Regional Recruiting: As far as a coach-player relationship, Dan Fife and Foster Loyer, is as good as it gets
East Lansing – Katie Loyer walked into the Clarkston gymnasium for the first time in the fall of 2013 and noticed there was something missing.
Actually, her son, Foster made mention of what was missing a few days earlier.
Dan Fife, at the time, was entering his 33rd season as Clarkston’s head coach. Clarkston has not won a state title at that time.
“His mom got on me,” Fife said. “Not got on me so much but she said her son asked where all the championship banners were.”
It took until Loyer’s junior season until Clarkston did win its first state title. Now it has two.
Clarkston jumped on Holland West Ottawa on Saturday and won the Class A title by the largest margin in state history, 81-38, at the Breslin Center.
Loyer is a 5-11 guard who was greatly responsible for turning what had been a good, consistent program into one of the state’s best.
The relationship Fife and Foster Loyer have had over the last four years is comparable to that of a grandfather and grandson. And it’s a relationship that will last, long after Fife leaves Clarkston and long after Loyer leaves Michigan State.
Fife made Loyer a better player. Loyer made Fife a better coach.
It was a perfect match. Fife wanted to win a state title and Loyer wanted to win one for him.
Fife has coached some great players in his career, notably his son Dane, the 1998 Mr. Basketball winner. And he coached against some of the best players in the state including Draymond Green of Saginaw among others.
Fife said Loyer belongs in that category. Loyer passed Dane Fife as the school’s all-time scoring leader in the first quarter. Loyer scored 40 against West Ottawa a day after he scored 42 in the semifinal. In the four games Loyer played at the Breslin Center he scored 143 points. In the two games this weekend Loyer put on a shooting display not often seen. He was 26-of-36 (72.2 percent) from the field including 13-of-22 (59 percent) from the 3-point range. He missed one free throw in 18 attempts.
He was named Mr. Basketball earlier this month and is one of the few players who was named first team all-state all four seasons.
“This kid has been as good as any,” Fife said. “As a freshman, you didn’t know how good he was going to be. I told people then, you’re going to be amazed at what he can do. The best thing about him he’s as good a kid off the court as he is on.”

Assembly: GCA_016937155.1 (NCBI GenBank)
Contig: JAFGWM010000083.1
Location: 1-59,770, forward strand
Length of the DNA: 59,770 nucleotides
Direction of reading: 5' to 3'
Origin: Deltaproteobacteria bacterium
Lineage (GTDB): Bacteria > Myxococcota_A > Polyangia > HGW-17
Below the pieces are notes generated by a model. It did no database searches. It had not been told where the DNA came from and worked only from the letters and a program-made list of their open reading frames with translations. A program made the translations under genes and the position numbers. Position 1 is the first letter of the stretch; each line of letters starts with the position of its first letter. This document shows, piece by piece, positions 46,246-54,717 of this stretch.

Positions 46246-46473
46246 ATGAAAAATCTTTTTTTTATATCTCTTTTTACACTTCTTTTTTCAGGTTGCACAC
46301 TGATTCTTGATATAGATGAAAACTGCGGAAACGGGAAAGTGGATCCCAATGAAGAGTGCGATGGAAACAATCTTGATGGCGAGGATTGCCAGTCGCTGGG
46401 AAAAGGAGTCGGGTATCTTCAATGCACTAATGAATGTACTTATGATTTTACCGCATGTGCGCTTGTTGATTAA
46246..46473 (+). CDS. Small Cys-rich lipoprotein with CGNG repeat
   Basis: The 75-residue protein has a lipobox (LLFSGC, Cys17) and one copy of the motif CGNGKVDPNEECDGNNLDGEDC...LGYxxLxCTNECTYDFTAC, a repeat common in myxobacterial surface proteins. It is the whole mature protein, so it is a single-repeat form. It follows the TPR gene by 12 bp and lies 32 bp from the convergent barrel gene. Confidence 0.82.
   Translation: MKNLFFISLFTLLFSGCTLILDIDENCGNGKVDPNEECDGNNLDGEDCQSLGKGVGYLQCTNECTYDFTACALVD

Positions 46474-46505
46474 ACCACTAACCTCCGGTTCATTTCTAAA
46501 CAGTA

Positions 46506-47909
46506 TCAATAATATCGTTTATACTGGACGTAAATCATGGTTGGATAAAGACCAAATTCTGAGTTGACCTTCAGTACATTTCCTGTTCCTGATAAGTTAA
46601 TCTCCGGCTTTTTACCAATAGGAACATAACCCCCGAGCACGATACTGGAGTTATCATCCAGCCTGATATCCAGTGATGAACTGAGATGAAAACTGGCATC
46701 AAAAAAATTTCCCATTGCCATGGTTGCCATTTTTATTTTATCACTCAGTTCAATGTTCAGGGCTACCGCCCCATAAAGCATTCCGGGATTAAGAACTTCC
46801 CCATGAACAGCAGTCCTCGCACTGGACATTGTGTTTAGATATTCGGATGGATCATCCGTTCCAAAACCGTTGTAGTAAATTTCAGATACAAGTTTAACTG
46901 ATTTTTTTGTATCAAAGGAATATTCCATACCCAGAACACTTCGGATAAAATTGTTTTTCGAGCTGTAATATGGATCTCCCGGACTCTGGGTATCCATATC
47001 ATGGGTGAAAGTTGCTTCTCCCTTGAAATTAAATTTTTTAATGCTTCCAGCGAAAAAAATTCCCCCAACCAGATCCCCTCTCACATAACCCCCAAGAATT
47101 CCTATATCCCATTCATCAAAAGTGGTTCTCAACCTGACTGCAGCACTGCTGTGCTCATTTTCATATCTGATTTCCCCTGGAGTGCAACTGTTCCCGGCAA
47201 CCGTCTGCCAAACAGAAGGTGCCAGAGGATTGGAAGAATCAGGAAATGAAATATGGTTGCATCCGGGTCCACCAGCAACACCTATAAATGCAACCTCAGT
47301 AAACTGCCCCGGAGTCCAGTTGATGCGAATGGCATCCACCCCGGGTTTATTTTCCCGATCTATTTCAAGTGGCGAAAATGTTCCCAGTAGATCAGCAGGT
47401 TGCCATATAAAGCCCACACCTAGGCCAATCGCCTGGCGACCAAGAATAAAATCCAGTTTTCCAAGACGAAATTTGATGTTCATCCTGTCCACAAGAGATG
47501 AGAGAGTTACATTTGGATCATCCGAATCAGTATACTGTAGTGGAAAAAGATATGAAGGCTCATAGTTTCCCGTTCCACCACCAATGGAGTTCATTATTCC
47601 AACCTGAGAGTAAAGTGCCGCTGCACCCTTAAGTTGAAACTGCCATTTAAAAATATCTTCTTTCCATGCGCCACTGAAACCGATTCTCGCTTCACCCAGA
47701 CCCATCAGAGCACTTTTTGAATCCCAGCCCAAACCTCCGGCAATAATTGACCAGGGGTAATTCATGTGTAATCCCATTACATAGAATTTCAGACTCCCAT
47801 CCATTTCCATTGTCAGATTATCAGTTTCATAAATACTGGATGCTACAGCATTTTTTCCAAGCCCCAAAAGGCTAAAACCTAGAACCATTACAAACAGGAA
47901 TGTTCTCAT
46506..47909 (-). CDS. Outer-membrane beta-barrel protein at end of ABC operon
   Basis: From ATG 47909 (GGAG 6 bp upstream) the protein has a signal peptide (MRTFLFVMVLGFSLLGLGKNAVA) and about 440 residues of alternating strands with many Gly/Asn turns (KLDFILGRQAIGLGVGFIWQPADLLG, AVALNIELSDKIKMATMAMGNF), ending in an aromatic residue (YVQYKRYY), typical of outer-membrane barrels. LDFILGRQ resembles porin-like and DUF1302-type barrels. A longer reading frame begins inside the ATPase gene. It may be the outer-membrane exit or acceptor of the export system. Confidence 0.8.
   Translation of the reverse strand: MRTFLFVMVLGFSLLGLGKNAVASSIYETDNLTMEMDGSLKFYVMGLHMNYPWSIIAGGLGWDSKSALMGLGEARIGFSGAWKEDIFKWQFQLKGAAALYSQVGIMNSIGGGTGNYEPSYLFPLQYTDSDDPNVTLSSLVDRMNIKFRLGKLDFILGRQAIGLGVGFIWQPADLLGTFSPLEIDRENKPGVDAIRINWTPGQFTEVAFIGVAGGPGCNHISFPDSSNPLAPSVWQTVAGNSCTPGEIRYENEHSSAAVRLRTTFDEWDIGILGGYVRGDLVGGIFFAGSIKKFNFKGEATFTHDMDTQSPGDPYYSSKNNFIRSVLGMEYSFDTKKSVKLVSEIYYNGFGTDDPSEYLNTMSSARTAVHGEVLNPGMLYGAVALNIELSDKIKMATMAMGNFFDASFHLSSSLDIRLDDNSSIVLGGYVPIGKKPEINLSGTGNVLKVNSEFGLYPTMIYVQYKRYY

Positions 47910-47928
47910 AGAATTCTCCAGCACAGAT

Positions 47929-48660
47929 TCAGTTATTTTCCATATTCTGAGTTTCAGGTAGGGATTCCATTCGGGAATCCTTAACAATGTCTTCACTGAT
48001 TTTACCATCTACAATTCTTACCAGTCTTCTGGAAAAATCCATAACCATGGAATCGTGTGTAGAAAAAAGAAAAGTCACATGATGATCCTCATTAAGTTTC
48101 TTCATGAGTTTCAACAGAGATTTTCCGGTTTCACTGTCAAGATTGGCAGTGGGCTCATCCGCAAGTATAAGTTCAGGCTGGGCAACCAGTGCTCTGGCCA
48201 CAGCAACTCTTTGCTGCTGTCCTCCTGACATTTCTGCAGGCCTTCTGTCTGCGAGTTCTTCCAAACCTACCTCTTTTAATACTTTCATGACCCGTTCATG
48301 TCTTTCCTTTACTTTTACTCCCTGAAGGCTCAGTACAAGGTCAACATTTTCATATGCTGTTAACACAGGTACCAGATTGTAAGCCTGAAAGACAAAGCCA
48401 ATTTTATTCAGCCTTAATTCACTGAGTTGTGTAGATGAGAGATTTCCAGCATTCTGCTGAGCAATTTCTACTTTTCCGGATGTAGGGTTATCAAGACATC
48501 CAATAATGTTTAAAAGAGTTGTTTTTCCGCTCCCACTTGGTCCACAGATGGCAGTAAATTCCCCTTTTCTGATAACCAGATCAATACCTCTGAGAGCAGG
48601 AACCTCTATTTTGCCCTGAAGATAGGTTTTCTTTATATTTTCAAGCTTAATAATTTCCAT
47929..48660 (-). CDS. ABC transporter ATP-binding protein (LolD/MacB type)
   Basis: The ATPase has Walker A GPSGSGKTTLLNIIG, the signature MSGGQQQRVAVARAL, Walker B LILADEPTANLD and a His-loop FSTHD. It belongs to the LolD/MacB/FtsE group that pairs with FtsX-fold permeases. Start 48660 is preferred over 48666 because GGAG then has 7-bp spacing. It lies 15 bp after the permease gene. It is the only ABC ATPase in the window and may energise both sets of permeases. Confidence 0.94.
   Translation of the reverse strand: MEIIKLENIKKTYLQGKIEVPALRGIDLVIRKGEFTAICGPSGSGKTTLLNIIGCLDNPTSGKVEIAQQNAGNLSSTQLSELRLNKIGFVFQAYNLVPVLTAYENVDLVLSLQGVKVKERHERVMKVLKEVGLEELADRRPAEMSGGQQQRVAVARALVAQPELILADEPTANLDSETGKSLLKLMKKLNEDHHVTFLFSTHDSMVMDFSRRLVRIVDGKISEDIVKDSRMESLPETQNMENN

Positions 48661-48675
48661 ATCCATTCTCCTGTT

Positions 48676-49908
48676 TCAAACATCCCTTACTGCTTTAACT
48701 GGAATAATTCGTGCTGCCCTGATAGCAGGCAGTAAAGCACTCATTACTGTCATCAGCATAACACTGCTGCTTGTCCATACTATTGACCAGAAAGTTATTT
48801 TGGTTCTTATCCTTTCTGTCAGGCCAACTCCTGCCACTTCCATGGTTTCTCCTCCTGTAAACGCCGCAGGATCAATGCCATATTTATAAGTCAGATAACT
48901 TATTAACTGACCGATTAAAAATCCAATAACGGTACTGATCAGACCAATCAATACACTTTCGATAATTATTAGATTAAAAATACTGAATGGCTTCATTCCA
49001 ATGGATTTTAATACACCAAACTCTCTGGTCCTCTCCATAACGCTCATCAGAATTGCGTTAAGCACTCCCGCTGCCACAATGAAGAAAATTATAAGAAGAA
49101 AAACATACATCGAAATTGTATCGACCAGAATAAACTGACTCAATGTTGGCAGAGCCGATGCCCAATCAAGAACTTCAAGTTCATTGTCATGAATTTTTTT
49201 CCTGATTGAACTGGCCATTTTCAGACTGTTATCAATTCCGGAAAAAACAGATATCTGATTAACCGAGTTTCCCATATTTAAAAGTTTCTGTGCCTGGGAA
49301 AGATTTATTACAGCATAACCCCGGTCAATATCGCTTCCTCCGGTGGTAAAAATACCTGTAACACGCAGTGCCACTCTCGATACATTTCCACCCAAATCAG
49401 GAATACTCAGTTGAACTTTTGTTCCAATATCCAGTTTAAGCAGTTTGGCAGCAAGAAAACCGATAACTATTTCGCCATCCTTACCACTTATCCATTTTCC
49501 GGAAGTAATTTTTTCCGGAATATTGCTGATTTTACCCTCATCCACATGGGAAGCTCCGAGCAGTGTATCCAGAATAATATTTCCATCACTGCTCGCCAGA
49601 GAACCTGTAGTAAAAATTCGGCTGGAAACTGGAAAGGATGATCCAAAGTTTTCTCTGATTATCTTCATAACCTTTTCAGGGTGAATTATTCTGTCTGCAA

It’s to assume that Loyer’s presence in the program added years to Fife’s coaching career. Basketball has been a big part of Fife’s life for the past 55 years, from playing at Clarkston to his years at Michigan and then as a coach.
Unlike Dane, Loyer is more cerebral on the court where Dane would be more volatile. Opposing coaches, like Greg Esler of Warren DeLaSalle, Clarkston’s semifinal opponent, paid Loyer the highest compliment by saying he makes his teammates better.
“It’s been a blessing to play for coach Fife,” Loyer said. “On and off the court he’s been there for me. I’d have a bad week and he’s there for.
“He builds great players. He builds great people.”
It’s been a step by step process for Fife and Loyer to win those two state titles. Loyer’s freshman season saw the Wolves lose to U-D Jesuit 56-54 in a quarterfinal. The next season Clarkston lost to Macomb Dakota in a regional semifinal, 68-66, in double overtime.
It was all a learning experience, for Fife and Loyer.
“The fact that Foster was so confident, that confidence carried over to his teammates,” Fife said. “I used to be real volatile. I don’t get off the bench as much him.”
There’s been speculation that this is it for Fife that he will not return as coach. Fife said he has yet to make a decision and that he will spend some time away from and talk it over with his wife, Jan.
If that happens, if Fife should retire, he can leave knowing he went out on top and coached one of the best point guards, and players, in the past 30 or 40 years.
“Coach taught me to have that aggressive mindset.” Loyer said. “He wants to compete.
“From early on in my career (winning a state title) has been my goal. I told (assistant) coach (Eric) Chambers, we’re going to win one.”
Two is better.